Helen is an innovator in the field of Fabergé, establishing new markets, landmark sales and world auction records for Fabergé and decorative works of art. With an emphasis on quality and aesthetics, she works closely with private collectors internationally and was most recently entrusted with the sale of Fabergé and Vertu from the Brooklyn Museum of Art, which was 100% sold and achieved £3.3 million against a low estimate of £1m.
A leader in her field, she consistently brings unique objects to the market and has led the works of art department at Sotheby’s since 2019 and previously had a decade of experience at Christie’s. Throughout her career, she has been instrumental in establishing market share in the area of Fabergé and Russian Works of Art. Her focus on driving the market for quality, has led to several record prices, including a world auction record for a Fabergé icon in 2020, a record for an Imperial Presentation snuff-box by Fabergé and a world auction record for a piece of Soviet Porcelain. She comes with a diversity of experience bringing access and knowledge of the market to the field.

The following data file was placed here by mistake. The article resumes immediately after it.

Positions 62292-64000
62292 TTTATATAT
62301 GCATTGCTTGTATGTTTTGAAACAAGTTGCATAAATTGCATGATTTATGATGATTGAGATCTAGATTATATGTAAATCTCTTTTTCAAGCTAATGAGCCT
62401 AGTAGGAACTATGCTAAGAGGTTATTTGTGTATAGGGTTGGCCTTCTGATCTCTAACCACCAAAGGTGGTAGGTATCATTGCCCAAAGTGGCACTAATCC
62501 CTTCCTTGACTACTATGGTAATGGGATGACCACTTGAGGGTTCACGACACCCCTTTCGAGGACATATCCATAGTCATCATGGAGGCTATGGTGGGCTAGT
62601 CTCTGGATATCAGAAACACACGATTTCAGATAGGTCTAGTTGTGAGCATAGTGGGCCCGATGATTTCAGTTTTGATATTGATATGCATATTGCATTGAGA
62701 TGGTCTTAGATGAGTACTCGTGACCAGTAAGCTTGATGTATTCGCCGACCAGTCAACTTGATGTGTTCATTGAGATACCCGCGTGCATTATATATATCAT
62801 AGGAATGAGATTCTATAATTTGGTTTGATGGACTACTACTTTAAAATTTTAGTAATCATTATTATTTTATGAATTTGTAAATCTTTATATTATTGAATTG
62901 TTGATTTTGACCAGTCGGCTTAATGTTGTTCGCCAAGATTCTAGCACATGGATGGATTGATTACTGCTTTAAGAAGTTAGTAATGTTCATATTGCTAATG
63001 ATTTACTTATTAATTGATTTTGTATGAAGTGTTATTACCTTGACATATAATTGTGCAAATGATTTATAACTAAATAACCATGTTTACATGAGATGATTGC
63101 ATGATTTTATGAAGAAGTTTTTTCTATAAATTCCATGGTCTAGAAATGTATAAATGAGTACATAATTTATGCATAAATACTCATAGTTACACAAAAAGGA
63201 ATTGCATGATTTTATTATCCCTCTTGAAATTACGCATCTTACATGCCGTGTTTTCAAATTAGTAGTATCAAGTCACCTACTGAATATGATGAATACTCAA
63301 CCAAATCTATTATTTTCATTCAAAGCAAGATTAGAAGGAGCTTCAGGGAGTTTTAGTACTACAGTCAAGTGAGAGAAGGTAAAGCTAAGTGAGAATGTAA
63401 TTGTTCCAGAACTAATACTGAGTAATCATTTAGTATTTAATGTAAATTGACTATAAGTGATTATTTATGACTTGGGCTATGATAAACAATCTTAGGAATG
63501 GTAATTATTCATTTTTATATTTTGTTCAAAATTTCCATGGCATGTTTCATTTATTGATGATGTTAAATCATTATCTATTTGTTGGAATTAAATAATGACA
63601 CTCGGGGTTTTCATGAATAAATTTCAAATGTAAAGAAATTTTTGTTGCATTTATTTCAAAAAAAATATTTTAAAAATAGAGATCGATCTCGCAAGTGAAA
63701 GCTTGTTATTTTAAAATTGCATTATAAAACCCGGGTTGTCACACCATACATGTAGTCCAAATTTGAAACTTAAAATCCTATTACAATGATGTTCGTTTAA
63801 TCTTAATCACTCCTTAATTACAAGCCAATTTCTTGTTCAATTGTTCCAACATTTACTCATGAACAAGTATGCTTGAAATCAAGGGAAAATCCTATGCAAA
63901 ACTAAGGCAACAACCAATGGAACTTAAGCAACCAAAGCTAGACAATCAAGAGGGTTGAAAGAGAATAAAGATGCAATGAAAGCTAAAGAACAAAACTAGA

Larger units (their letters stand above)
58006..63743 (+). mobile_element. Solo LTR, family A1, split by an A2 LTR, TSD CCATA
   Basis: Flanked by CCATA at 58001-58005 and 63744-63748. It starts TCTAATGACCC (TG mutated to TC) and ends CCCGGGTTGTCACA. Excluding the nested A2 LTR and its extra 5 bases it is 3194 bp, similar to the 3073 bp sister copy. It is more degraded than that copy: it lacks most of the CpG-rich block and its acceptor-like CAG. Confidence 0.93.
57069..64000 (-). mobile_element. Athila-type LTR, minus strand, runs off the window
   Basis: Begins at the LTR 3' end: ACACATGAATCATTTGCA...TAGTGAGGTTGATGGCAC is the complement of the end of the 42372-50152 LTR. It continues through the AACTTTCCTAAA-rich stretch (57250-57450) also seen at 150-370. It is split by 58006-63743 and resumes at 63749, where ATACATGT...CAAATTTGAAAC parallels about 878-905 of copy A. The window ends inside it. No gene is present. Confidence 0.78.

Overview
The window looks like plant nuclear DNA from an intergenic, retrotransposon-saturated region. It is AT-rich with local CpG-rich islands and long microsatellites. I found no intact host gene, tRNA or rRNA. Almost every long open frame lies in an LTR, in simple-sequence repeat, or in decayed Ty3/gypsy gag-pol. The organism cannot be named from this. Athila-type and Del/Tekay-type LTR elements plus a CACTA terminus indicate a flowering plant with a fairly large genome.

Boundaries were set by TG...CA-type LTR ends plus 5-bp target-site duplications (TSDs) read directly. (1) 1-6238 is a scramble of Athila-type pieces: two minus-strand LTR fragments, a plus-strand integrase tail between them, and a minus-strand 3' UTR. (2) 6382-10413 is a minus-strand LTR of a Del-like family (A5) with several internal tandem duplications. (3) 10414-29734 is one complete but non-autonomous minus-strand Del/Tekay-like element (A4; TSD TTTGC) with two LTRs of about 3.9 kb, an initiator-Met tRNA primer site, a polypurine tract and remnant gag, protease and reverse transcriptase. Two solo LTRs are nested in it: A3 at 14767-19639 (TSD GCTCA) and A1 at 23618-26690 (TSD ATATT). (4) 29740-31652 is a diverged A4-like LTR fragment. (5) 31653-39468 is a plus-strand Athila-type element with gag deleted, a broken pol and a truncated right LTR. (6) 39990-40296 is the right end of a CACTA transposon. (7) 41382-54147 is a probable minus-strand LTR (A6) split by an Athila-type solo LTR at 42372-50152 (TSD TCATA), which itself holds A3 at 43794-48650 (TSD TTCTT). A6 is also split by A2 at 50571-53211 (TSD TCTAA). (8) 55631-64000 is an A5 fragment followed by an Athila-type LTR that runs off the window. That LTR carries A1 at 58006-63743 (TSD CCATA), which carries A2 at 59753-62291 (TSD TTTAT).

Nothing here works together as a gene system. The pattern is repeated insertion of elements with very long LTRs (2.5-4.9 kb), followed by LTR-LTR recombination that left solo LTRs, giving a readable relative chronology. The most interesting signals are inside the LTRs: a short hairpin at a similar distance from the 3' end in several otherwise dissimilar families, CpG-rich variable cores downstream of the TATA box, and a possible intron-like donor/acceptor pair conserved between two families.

Helen has also successfully negotiated Private Sales for decorative works of art for over £1m and innovated selling exhibitions internationally. Most recently, she has led the sale of a number of important private collections, including that of the Brooklyn Museum of Art, an important Swiss Collection and a private group of Fabergé highlighted by an exceptional and rare sedan chair and an automated rhinoceros, which established a world record.
Based in London, Helen is responsible for valuing and sourcing Fabergé and decorative works of art for sale internationally. She organizes and promotes Sotheby’s sales by working closely with international collectors of porcelain, silver, bronzes, enamels, Fabergé and objects of vertu to bring these important objects to the market.
Helen Culver Smith holds an MA with distinction from the Courtauld and a BA in Art History from Princeton University. She holds professional qualifications from Oxford, The London School of Economics and Gem-A.